Glad tidings

Tax data shows improved revenues. It will take an upturn in growth and improved corporate profits for the trend to endure

By: Editorial | Updated: October 26, 2018 12:15:55 am
Tax data shows improved revenues. It will take an upturn in growth and improved corporate profits for the trend to endure Over the next few years, it should also be clear whether the implementation of GST has a knock-on impact on direct tax collections.

Data released by the Income Tax Department for three assessment years — 2013-14 to 2016-17 — shows a surge in the number of taxpayers and tax returns filed and in the number of taxpayers who declared an income of over Rs 1 crore. During the three-year period, the number of salaried taxpayers rose from 1.70 crore in 2013-14 to 2.33 crore in FY 17, a growth of 37 per cent, while the number of non-salaried taxpayers grew at 19 per cent from 1.95 crore in 2013-14 to 2.33 crore in 2016-17. The average income declared by salaried taxpayers was up 19 per cent from Rs 5.76 lakh to Rs 6.84 lakh while that of the non-salaried grew more modestly at 27 per cent from Rs 4.11 lakh to 5.23 lakh during this review period. The tax department data also shows a rise in the number of taxpayers who declared an income of over Rs 1 crore in their tax returns for FY 17 — at 1.4 lakh — a 60 per cent jump over three years while the number of taxpayers reporting an income of over Rs 1 crore rose 68 per cent to 81,344, an indication of the widening of the tax base.

Better compliance, especially among the salaried class, and a more robust audit trail over the last few years appear to have helped, with the Central Board of Direct Taxes (CBDT) saying that the improved numbers owed to non-intrusive administrative and enforcement measures taken by the Income Tax Department. Some of it could be because of the department’s Operation Clean Money to identify black money after November 2016 using data related to cash deposits in banks. The tax department reckons that some of these efforts have led to a deepening and widening of the tax base and reflected in higher revenues. However, any celebration may be a bit premature. The fact is that the direct tax to GDP ratio after peaking at 6.67 per cent in 2007-08 at the height of the boom years has since then been hovering at close to 5.8 per cent. And it is not yet clear whether it will stabilise at this level or the gains are permanent in nature. That will hinge on an upturn in growth and improved corporate profits. Other structural weaknesses, such as the coverage of smaller firms in the tax net and the elimination of a range of exemptions, will have to be addressed for raising the tax to GDP ratio.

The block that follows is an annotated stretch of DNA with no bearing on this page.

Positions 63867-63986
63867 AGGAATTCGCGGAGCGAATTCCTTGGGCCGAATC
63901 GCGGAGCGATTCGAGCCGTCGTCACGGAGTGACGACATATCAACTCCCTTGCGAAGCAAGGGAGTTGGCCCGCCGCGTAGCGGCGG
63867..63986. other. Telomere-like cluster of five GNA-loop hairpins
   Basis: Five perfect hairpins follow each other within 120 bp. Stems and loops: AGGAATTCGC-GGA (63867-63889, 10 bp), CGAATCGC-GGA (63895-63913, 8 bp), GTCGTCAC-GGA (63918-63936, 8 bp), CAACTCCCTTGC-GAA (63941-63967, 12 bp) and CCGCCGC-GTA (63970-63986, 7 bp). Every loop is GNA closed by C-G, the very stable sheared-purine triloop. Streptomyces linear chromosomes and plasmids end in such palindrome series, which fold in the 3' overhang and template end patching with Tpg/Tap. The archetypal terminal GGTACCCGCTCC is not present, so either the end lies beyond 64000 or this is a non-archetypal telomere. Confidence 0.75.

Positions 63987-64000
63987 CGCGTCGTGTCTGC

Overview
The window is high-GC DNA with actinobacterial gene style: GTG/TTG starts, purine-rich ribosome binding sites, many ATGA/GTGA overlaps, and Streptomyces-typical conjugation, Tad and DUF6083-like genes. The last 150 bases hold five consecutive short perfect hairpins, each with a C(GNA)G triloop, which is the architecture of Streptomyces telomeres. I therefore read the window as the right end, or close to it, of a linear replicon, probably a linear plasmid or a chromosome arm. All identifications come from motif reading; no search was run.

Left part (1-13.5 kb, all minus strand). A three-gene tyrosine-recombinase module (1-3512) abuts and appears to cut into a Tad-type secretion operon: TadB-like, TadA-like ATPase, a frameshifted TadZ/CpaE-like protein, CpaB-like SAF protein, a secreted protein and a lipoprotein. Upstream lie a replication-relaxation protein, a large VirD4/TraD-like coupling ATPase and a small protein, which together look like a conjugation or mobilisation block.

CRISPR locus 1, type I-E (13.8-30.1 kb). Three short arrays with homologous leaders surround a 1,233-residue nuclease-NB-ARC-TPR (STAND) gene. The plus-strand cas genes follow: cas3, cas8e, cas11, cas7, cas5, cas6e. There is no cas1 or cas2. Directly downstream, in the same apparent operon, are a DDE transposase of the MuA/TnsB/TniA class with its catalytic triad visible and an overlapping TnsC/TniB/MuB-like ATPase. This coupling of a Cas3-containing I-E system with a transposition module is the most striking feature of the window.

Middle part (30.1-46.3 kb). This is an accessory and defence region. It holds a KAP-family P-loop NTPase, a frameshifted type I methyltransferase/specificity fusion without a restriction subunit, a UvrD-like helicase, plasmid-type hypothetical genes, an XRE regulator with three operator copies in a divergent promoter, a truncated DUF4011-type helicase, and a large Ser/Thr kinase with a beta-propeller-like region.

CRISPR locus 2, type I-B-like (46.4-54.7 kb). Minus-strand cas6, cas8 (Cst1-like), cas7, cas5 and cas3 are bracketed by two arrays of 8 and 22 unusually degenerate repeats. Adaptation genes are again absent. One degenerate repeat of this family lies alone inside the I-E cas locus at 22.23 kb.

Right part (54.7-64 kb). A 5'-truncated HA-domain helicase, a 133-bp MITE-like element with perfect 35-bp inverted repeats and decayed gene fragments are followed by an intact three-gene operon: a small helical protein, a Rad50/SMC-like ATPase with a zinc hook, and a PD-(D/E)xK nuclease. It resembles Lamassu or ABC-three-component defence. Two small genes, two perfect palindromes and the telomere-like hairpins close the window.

Over the next few years, it should also be clear whether the implementation of GST has a knock-on impact on direct tax collections. There have been welcome measures like electronic assessment, with the government extending the scheme to more cities in the country. To ensure that the current trend is an enduring one, the government will have to focus more on investment activity and on reigniting the animal spirits of entrepreneurs. A higher tax base and revenues are critical to meeting the deficit targets and to ensure fiscal consolidation.

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